For many expectant moms, the 20-week ultrasound is the highlight of the pregnancy, giving a peak inside the womb to see the developing baby. While these appointments are fun, ultrasound has a much more valuable role as a diagnostic tool, both for pregnant women and for women with other health concerns. Dr. Kompal Gadh at the Advanced OBGYN Institute, have ultrasound equipment available to patients in Weston and Pembroke Pines, Florida, giving them excellent insight into the overall health and wellness of their patients.
Ultrasound creates pictures of structures within the body using sound waves. When the sound waves bounce off of the structures in the body, the responder collects them and maps out a picture of what is inside the body. This can allow Dr. Gadh to see a developing baby, look for fibroids, see structures of the reproductive system, and otherwise diagnose conditions that require seeing inside the body.
Dr. Gadh typically recommends an ultrasound around 20 weeks gestation, but if the baby appears to be developing normally, it's not necessarily a required exam.
Even though ultrasound is minimally invasive and can help screen for a number of congenital defects that might help the birth team provide appropriate care, some women opt not to have ultrasound.
The genital structures in a baby are well developed by about week 16, so the ultrasound technician may be able to determine the gender. However, seeing these structures requires proper positioning of the baby, and sometimes crossed legs or arms prevent determining the gender. Revealing the gender is a perk of an ultrasound, but not the primary goal.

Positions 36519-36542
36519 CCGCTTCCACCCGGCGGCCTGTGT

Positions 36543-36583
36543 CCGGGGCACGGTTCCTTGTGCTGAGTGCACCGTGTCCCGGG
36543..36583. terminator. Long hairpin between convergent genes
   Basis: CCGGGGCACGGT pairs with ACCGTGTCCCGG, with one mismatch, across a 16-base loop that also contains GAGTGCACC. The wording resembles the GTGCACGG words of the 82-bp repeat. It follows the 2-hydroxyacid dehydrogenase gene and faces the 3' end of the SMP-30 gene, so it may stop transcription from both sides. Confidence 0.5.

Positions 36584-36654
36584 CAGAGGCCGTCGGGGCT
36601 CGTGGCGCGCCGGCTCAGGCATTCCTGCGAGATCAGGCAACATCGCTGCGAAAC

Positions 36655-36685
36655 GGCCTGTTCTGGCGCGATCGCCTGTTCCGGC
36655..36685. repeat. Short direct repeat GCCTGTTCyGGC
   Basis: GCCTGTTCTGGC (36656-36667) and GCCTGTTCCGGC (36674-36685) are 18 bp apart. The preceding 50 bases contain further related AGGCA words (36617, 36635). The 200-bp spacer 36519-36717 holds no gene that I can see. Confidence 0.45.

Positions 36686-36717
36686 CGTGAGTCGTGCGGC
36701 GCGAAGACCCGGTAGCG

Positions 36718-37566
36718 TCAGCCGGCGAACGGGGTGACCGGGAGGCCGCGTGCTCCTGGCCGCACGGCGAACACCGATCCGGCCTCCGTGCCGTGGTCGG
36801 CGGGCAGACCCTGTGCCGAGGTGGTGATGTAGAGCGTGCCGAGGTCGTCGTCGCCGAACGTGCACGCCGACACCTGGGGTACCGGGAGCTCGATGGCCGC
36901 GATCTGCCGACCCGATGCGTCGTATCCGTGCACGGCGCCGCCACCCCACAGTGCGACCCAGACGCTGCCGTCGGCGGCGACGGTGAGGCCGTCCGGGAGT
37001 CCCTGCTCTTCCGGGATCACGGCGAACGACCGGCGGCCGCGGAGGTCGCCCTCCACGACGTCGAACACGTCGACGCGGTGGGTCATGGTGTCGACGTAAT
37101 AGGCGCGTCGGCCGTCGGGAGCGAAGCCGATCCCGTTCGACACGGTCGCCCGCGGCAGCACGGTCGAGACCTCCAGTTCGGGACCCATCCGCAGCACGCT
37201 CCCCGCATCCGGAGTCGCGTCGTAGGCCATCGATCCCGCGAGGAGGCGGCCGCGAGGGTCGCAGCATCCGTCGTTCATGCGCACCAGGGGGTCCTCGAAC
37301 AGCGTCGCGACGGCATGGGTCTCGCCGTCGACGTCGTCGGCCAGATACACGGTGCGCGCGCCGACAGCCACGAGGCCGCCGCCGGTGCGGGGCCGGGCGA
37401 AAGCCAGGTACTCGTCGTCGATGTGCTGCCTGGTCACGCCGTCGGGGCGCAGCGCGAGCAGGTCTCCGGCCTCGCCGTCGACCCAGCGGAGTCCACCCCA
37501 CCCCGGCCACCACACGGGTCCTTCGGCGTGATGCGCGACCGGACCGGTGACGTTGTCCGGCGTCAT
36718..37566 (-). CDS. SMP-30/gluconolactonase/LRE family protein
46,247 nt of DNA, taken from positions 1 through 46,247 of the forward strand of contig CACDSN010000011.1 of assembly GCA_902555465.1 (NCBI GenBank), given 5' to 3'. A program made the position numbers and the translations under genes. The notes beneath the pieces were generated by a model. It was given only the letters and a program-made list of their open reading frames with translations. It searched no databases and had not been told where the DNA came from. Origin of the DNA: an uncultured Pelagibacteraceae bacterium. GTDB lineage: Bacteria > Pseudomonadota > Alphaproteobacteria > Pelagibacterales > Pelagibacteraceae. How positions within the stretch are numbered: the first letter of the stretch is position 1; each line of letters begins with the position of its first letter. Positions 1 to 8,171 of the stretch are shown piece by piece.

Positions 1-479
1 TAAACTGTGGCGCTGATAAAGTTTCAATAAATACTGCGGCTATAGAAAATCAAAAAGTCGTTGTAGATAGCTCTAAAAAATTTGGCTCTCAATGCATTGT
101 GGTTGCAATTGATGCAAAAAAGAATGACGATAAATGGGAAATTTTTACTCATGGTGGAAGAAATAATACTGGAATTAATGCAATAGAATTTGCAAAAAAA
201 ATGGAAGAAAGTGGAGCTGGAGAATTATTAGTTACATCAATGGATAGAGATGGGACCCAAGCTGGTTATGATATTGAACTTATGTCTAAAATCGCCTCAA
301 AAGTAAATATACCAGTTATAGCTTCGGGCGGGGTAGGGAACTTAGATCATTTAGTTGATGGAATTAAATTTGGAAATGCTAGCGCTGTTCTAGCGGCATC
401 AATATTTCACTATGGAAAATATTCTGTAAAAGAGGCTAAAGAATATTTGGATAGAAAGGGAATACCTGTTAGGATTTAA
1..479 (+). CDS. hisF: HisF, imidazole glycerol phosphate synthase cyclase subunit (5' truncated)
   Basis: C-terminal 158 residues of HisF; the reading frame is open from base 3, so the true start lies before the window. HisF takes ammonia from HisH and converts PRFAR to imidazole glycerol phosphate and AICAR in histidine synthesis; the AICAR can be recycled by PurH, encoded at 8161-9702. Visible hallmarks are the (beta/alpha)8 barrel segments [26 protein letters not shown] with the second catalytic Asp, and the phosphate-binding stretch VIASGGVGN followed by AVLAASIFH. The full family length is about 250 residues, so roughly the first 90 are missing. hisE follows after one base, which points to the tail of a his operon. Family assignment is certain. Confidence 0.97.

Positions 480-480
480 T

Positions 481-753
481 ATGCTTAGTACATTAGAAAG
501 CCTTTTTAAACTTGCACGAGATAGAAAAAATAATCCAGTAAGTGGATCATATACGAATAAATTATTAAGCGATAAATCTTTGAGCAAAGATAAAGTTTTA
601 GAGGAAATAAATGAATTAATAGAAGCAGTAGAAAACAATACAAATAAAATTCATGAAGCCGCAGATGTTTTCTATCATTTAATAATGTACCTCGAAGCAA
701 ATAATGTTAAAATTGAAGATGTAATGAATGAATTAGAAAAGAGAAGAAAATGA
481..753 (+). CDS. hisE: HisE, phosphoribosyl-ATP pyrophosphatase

Most ultrasounds on expectant moms and women who need ultrasounds to diagnose conditions are performed on the abdomen. A warm gel is placed on the skin, then a transponder is gently rubbed across the tummy to gather the pictures. Sometimes the ultrasound technician will need to press firmly to gather the required pictures, but the procedure shouldn't hurt.
For women experiencing complications early in pregnancy, the transvaginal ultrasound may be needed to accurately see the baby. This involves placing the transponder into the vaginal canal, rather than on the abdomen.
For young women who suspect they may have breast tumors, a breast ultrasound may be the first type of test done. Because ultrasound uses no radiation, and because women under the age of 30 have very dense breasts, it is sometimes a better first test than a mammogram for women who feel lumps in their self breast examinations. For more information about this and other uses of ultrasound technology, schedule an appointment with the Advanced OBGYN Institute.
At Advanced OB / GYN Institute, we accept most major insurance plans. Please contact our office if you do not see your provider listed.
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